He knew she was listening to Bruno Mars’, It Will Rain because of the way her palms grasped his back. But mostly, because that was what woke him up every Saturday at hers. She’d sing the song to him, running her palms all over him – the way she was doing now.
‘Cause there’ll be no sunlight
If I lose you, baby
There will be no clear skies
If I lose you, baby…
She stopped moving against him. He guessed the song had finished and unplugged her headphones.
“That song mirrors what I feel for you, babe. I wonder though if you love me like that…”
The awkward silence after his statement lasted a while. The awkwardness was still there when she gazed into his eyes and whispered something about desiring him above all else.
“But you loved Femi from the beginning.”
Sade withdrew from him, putting inches between them as if something had just stung her.
“I know.” Niyi craned his neck to her. “I know you had a relationship with my brother. Clara told me.”
Sade’s gaze lowered.
“Was it one of those relationships that don’t lead anywhere? Please tell me, you didn’t let him touch you? Talk to me Sade!”
“Once,” she whispered.
He turned away. The word was out and it hurt more than anything had ever done. He shut his eyes and counted from one to five to steady his heart. He couldn’t afford to lose his temper in front of her. Not again.
Sade had started to cry when he finished counting. She was rambling. Having known him since they were kids, she knew he wouldn’t be able to handle this. He would explode and that explosion would drive them apart.
“You were in Lisbon. I started to see Femi like he was the one…”
“Was something going on when I was still with you two in Manchester? When we were living together?”
“No, it started when you left. You left and I needed you. I was angry and Femi supported me. I told you how I felt after my surgery…”
“Shut up. Stop blaming me for your stupid mistake.” He moved closer to her as she stepped away from him.
“You let that swine fuck you because I wasn’t there.”
“Don’t make it sound like that.”
“What was it then?”
“Femi and I…”
“It wasn’t love. My brother only cares about himself. How else do you explain what he did with you knowing how I feel about you?”
“You could have told me yourself. You could have stayed with us.”
“I was in Lisbon working twenty four seven to keep a roof over your heads. Or did Femi not tell you where all the money was coming from? I even told him to look after you for me. I guess… that’s how my little bro looks after the women around him.”
“I didn’t know you were interested in me.”
“What the hell are you talking about? You were young but I dropped enough hints. I did everything to bring you to the UK. Why do you think I did that? You thought I was playing a Good Samaritan?”
The first person I hugged at the airport was you. Not my brother! Do you not remember how we stayed up for ages talking that first night?”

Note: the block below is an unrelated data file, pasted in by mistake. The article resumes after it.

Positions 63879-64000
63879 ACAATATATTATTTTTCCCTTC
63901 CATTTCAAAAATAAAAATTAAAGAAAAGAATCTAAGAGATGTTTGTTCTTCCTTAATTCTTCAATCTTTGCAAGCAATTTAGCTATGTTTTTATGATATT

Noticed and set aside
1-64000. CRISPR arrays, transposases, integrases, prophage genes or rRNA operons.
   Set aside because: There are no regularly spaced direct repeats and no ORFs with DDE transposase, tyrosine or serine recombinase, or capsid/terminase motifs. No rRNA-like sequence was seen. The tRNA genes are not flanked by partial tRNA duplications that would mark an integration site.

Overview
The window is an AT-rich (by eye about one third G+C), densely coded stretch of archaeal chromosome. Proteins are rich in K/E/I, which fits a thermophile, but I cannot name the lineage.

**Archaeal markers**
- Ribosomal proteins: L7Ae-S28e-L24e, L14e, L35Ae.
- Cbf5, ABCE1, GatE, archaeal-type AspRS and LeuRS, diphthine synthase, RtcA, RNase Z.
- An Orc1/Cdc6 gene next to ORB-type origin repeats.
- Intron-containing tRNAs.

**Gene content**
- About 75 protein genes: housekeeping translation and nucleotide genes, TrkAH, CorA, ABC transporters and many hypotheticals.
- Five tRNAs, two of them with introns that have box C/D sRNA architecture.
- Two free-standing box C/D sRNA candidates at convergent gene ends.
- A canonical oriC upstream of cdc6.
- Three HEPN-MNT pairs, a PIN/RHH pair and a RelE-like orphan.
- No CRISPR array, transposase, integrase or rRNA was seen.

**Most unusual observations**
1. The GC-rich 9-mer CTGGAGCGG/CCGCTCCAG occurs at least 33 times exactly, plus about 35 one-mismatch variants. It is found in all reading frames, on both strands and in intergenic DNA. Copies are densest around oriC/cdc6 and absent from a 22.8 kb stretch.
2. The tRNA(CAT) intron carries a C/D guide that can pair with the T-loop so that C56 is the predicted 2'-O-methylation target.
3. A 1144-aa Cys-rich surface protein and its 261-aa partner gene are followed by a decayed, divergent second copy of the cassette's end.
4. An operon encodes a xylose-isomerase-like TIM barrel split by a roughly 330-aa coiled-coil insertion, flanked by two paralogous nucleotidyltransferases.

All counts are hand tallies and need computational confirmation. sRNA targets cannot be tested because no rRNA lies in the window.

“You didn’t say anything.”
“I didn’t think I had to.” He shouted and slapped the door with the back of his hand. “I didn’t think you were stupid, that I would have to spell it out.”
She wondered if to let him calm down before continuing. His back was turned to her now, shoulders hunched with the bearing of an injured animal.
“I didn’t know for sure that you liked me and when I moved to the UK, you were not even single. You had that Bongi, the South African girl.”
“I finished with her because of you.”
“You didn’t tell me.”
“I didn’t get a chance. You and Femi were always together as if you were joined at the hip. Every time I came back early from work to get you alone that goat would show his face too.”
“But how was I supposed to know you liked me? You used to hug me as if I was your cousin. The women you hung around with were more beautiful, more accomplished. Apart from that time in Portugal when we all came to see you and you made a drunken pass at me, you didn’t do anything else. I’m not a mind reader so I thought I was the one with the silly crush. Femi was more determined. He did all the right things. We drank wine one night and…”
“Wine? Are you saying you were drunk? He took advantage of you then.”
“No. I wanted him. He didn’t do anything I didn’t want him to. He said he loved me.”
Niyi reached for the bottle of olive oil on the worktop and threw it across the room. The bottle smashed against the backdoor and shattered into several pieces.
Sade noticed the tautness of his jawline but it was the dark look in his eyes that made her run out of the room.
The last time she saw that look creep into his eyes was when he pummelled his father, fracturing his wrist and collar bone. It had taken two male neighbours to get him off the screaming man.
Please God, this can’t be happening.
She headed towards the front door. She ran until two strong arms gripped her from behind. The arms held on to her with the strength of steel. Nothing about the way the arms gripped felt like the limbs belonged to him.
As Sade felt herself being lifted off the floor, she let out a chilling scream.